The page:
Karen Heller: Harrisburg may actually be helping progressives

Posted: August 08, 2013

Maybe we have been entirely wrong about Harrisburg.

OK, not entirely, but somewhat.

Perhaps Gov. Corbett and the GOP-dominated, city-bashing, poverty-neglecting legislature is actually a gift.

Well, not a gift, but a galvanizing force for progressives, reformers, civil libertarians, and change agents who are sick and tired of Harrisburg's disdain for the sick and tired, huddled masses, children, women, gays, and basically everyone who doesn't look like the legislators, write checks to them, or own a sizable fracking concern.

"Legislative overreach has created a real focus that we can win some of these battles," said State Sen. Daylin Leach (D., Montgomery-Delaware), a congressional candidate. "There's a lot of energy on the left, and also among moderates."

At this moment, it seems as if every registered Montgomery County Democrat who has held elected office or chaired a high school debate society is running for Congress or governor. The hills of Montco are alive with the sound of candidates!

"I think Montgomery County is becoming an incubator for progressive ideas and meaningful reforms," said Josh Shapiro, county commissioners chairman.

Gay marriage never seemed as if it would be an issue in a commonwealth that legislates as if it is 1959, but, lo and behold, this has become Pennsylvania's big gay wedding summer.

In less than a month, the American Civil Liberties Union sued Pennsylvania over the gay marriage ban, state Attorney General Kathleen Kane announced she would not defend it, and Montgomery County openly defied it, issuing 78 licenses to transform Norristown into the Provincetown of Southeastern Pennsylvania.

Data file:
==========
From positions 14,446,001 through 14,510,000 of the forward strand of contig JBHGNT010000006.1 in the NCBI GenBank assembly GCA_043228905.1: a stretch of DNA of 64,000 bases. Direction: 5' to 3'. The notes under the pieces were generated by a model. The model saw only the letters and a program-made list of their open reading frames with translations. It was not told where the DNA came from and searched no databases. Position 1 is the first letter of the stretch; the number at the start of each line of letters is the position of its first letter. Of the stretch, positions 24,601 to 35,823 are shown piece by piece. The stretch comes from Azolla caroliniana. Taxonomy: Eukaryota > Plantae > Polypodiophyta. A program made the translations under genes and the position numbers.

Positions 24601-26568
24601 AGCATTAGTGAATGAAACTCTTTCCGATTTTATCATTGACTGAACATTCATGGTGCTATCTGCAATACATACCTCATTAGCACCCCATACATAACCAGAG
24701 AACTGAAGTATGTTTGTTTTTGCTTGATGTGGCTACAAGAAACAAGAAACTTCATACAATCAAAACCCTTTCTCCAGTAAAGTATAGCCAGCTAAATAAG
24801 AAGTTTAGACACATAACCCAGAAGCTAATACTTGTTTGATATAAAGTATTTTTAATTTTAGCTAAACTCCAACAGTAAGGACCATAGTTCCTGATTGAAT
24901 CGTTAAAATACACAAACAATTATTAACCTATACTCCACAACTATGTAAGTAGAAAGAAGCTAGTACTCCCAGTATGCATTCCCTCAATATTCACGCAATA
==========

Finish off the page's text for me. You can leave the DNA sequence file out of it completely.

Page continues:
County leaders have long searched for ways to revitalize the aging borough. Why not with gay marriage? Happy couples could celebrate at Lou's Sandwich Shop with a zep served on a Conshy roll, the Norristown gustatory treat that makes a hoagie seem like toasted quinoa.

The more Harrisburg tries to limit rights, the more the state ACLU fights back - gay marriage, voter ID, and treatment for the disabled are among the organization's many lawsuits. "We spend a lot of time fighting the ridiculous things going through the Pennsylvania legislature," said senior staff attorney Mary Catherine Roper. "The legislature is much more conservative than the people of Pennsylvania."

Supporters of reproductive health have also mobilized after the legislature and governor pushed hard to restrict access. "We've done well with statewide donor support and activist support," said Planned Parenthood's Dayle Steinberg. "When women's rights are threatened like this, people get angry. And when people get angry, they get energized." In the last two years, Planned Parenthood gained 75,000 Pennsylvania supporters, a jump of 30 percent.

The buzzing governor's race is particularly telling, Leach said. In recent history, "it's been hard to scare up a challenger to run against a Republican incumbent," said Leach. "Now, there are all these candidates. All these issues have a cumulative effect of making it a priority to work against these efforts."

Running to replace Rep. Allyson Schwartz, Leach raised $357,000 last quarter. Nine months before the Democratic gubernatorial primary, there's a crowded field of candidates, including Schwartz and two other women, a feat in a state not known for electing female politicians to top posts.

"No matter what the issue, there's a lot more energy, a lot more money," Leach said. "People feel engaged."

I haven't even mentioned Leach's efforts to legalize marijuana, a back-burner issue in a state that has so many on full boil.

Leach has already officiated at five gay marriages, including one after he shot a round at Ambler's Talamore Country Club. "I just put my clubs down and performed the ceremony," he said. "It was kind of surreal."

But it has been that kind of summer.

Contact Karen Heller at 215-854-2586 or kheller@phillynews.com, Follow her at @kheller on Twitter. Read the metro columnists blog, Blinq, at www.inquirer.com/blinq.

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